During the late 1920s and early 1930s the Society's second president Joseph Franklin ("Judge") Rutherford repudiated many other teachings of founder Charles Taze Russell -- teachings Rutherford had endorsed under Russell's presidency and throughout the first ten years of his own presidency which commenced shortly after Russell's death in 1916.

Among the teachings rejected during this time period were the celebration of Christmas, belief that Jesus died on a cross, and democratic church government in local congregations. (See the books Index of Watchtower Errors and Answering Jehovah's Witnesses Subject by Subject both by David A. Reed and published by Baker Book House.)

Leadership that could change from viewing an Egyptian pyramid as God's stone witness to the Devil's bible and that could reverse itself on a host of other topics would be enough reason for most people to quit a religious group. But clever Watchtower leaders introduced another doctrine that converts such indecisiveness into "proof" that this is God's organization.

When shown such doctrinal reversals, Jehovah's Witnesses respond with a well-practiced reflex, quoting Proverbs 4:18,

    "But the path of the righteous ones is like the bright light that is getting lighter and lighter until the day is firmly established." (NWT)

Trained to see each doctrinal change as an example of 'the light getting brighter,' JWs have been taught to see this as evidence that they are indeed in God's organization: Where else would one find God correcting the leadership and bringing them into greater understanding?

Still, these doctrinal reversals are worth showing to a Jehovah's Witness -- especially if you can document each one with actual pages from Watchtower publications. Most JWs are totally unfamiliar with the details, and actually seeing the old teaching in print, defended and taught using scriptural arguments, can have great shock value in getting a Witness to wake up and re-examine his or her beliefs.

 

Back-and-forth flip-flops
To have the greatest effect, however, it becomes necessary, to show a JW instances where the 'light gets brighter' excuse could not possibly apply, because the Watchtower Society taught a certain doctrine, reversed itself and rejected that doctrine, only to reverse itself again some years later and resume teaching the old rejected viewpoint.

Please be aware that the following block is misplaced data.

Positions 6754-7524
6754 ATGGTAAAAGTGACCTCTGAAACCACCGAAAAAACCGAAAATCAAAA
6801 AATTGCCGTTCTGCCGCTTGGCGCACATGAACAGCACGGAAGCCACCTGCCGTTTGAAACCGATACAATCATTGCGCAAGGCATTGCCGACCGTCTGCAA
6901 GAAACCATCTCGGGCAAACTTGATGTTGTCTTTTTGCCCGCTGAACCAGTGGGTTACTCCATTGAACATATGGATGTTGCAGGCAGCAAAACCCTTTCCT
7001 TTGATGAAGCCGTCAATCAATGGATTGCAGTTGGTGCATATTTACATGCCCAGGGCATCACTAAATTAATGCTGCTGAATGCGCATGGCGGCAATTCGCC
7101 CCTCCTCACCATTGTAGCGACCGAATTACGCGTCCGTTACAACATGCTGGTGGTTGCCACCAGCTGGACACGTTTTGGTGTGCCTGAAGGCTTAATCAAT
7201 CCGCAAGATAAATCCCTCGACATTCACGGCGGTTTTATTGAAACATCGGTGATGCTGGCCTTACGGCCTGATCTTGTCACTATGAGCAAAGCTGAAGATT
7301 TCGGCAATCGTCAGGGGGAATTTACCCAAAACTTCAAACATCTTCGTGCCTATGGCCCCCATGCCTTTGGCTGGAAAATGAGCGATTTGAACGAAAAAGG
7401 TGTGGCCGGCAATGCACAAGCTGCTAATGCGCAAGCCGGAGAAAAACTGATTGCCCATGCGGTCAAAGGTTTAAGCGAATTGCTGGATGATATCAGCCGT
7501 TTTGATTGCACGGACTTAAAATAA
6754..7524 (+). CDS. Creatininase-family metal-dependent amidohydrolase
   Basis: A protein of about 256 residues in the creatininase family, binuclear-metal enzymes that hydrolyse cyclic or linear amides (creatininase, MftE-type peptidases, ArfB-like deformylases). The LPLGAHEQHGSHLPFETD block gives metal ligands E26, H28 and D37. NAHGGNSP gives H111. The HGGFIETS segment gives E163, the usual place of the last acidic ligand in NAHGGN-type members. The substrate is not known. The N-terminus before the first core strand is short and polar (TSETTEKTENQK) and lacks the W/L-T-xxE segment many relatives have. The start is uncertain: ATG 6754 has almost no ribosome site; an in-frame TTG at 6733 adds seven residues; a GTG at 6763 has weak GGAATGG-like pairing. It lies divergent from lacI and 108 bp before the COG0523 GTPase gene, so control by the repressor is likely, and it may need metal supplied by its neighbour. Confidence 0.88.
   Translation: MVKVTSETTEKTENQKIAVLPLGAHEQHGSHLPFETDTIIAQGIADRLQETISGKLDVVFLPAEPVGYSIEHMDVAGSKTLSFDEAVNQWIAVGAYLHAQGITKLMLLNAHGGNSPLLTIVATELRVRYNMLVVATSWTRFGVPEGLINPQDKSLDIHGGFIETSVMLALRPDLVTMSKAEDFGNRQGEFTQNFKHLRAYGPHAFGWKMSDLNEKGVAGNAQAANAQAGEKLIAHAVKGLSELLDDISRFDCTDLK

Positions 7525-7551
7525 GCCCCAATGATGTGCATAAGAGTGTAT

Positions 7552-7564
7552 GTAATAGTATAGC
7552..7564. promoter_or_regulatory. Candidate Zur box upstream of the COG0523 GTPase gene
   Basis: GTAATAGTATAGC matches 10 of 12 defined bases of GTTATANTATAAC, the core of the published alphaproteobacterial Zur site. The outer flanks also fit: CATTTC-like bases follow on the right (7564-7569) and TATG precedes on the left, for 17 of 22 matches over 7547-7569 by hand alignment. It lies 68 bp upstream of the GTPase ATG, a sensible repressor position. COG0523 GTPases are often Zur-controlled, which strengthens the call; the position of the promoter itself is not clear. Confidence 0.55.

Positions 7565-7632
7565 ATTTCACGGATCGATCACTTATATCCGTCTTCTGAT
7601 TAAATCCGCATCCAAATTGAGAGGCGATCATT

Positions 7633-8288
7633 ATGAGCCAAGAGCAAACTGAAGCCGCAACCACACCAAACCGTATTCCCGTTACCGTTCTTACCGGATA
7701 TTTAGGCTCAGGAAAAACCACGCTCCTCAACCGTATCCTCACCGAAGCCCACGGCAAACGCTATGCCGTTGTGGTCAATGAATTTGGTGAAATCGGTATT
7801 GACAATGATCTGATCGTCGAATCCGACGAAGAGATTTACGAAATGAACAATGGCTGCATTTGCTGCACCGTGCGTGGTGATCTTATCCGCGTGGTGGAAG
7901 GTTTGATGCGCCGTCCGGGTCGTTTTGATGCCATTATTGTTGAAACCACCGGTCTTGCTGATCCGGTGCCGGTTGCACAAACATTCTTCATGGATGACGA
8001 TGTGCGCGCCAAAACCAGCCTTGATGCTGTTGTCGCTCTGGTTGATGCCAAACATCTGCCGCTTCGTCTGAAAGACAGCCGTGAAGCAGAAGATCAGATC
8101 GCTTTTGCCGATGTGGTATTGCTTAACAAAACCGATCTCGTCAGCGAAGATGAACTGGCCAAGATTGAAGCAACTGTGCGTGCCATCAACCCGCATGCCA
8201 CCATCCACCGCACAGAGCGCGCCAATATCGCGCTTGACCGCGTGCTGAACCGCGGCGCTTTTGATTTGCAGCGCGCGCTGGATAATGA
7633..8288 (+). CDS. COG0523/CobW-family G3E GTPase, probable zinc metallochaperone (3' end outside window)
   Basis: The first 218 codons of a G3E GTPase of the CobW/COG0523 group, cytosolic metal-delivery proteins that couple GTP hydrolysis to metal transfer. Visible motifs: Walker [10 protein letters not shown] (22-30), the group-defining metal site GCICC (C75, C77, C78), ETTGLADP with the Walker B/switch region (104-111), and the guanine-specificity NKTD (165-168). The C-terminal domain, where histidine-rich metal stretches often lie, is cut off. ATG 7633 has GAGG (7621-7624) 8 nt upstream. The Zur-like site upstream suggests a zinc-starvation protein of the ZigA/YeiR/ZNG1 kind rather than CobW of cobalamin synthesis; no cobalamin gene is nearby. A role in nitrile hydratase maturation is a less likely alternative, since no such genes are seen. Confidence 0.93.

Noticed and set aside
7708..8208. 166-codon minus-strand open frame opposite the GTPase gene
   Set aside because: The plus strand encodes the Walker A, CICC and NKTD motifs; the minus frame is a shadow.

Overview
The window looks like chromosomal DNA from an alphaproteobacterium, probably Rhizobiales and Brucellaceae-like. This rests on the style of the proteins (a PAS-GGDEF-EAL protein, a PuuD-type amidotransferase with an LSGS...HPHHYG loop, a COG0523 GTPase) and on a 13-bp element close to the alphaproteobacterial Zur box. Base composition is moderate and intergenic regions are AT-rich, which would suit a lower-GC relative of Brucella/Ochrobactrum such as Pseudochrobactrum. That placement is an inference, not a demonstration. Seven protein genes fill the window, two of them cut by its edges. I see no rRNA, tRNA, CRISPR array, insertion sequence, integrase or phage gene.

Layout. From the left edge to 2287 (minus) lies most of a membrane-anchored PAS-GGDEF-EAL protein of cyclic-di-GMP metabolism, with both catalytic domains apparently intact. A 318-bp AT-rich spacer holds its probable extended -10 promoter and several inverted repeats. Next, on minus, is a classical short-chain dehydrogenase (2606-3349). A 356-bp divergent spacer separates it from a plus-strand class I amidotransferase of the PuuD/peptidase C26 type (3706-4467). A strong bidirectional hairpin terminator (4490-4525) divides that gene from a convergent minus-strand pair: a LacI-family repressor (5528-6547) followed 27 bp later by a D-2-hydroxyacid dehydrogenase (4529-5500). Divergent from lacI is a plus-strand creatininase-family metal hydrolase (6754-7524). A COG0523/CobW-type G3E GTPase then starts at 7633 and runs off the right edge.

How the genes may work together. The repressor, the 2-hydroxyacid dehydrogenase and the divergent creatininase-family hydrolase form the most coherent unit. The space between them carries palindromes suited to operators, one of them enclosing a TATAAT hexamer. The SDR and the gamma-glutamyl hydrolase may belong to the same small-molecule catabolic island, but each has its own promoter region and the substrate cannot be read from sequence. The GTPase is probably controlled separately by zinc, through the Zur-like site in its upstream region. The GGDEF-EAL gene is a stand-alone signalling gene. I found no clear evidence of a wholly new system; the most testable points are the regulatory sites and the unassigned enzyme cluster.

Prior to 1975 it taught that each Jehovah's Witness is a minister. Then, in 1975, it reversed this and began teaching that most members are not ministers, even changing the monthly Kingdom Ministry's name to Our Kingdom Service; then in 1981 it returned to the old teaching and again renamed the publication Our Kingdom Ministry.

The 1972 Organization book instructed that "none in the congregation should greet" disfellowshipped persons. (p. 172) Then the August 1, 1974, Watchtower reversed this by teaching that "Jesus' own example protects us against adopting the extreme view" of refusing to speak to them. (pp. 464-465) Then the September 15, 1981, Watchtower returned to the previous point of view. (pp. 24-26)

Originally the Watchtower Society taught that the "superior authorities" or "higher powers" of Romans 13:1 are the secular governments, but in 1929 this was rejected as a 'false doctrine.' (Jehovah's Witnesses in the Divine Purpose, p. 91) The new teaching was that the "higher powers" are God and Christ. But decades later the old teaching was adopted again, so that J.W.'s now say Romans 13:1 refers to the secular governments. (The Watchtower, May 15, 1980, p. 4)

Will the men of Sodom be resurrected? The Society has answered 'yes' (Wt. July 1879, p. 8), 'no' (Wt. June 1, 1952, p. 338), 'yes' (Wt. Aug. 1, 1965, p. 479), 'no' (Wt. June 1, 1988, p. 31), 'yes' (1988 book Insight on the Scriptures, p. 985), 'no' (1988 book Revelation: Its Grand Climax At Hand!, p. 273). In fact, as pointed out in Our Kingdom Ministry (December, 1989, p. 7) early printings of the book You Can Live Forever in Paradise on Earth say 'yes' but later printings of the same book say 'no.' (pp. 178-179)

Aware of the devastating effect such information can have on its followers' faith in the organization, the Watchtower Society either tries to cover up the facts or to deny that the changes constitute a return to a previous point of view:

At times explanations given by Jehovah's visible organization have shown adjustments, seemingly to previous points of view. But this has not actually been the case. This might be compared to what is known in navigational circles as "tacking." By maneuvering the sails the sailors can cause a ship to go from right to left, back and forth, but all the time making progress toward their destination... -- The Watchtower December 1, 1981, page 27

Yet, close examination reveals many of the flip-flops to be total reversals, not any sort of forward-moving tacking process. Why this uncertain vacillation on doctrine, affirming "truths" today, denying them as "errors" tomorrow, and returning to the discarded teachings the next day for recycling as "new truths" once again?

When the organization was under one-man rule in earlier days, J.F. Rutherford apparently waited to consolidate power before casting aside many of the teachings of his predecessor -- and even then, some of his moves were clearly strategic, isolating his followers from contrary opinions and thus giving Rutherford firmer control. His death in 1942 put the team of Nathan Knorr and Fred Franz in charge, and they proceeded to change teachings and procedures to suit themselves.

Former Governing Body member Raymond Franz in his book Crisis of Conscience reveals how a virtual coup against third president Nathan Knorr resulted in a new process for determining doctrine, a two-thirds majority vote of the Governing Body now being required for any doctrinal change to take place. Since then, conservatives have prevailed most of the time, with liberals asserting themselves during the mid-1970s, only to be shut down in a purge.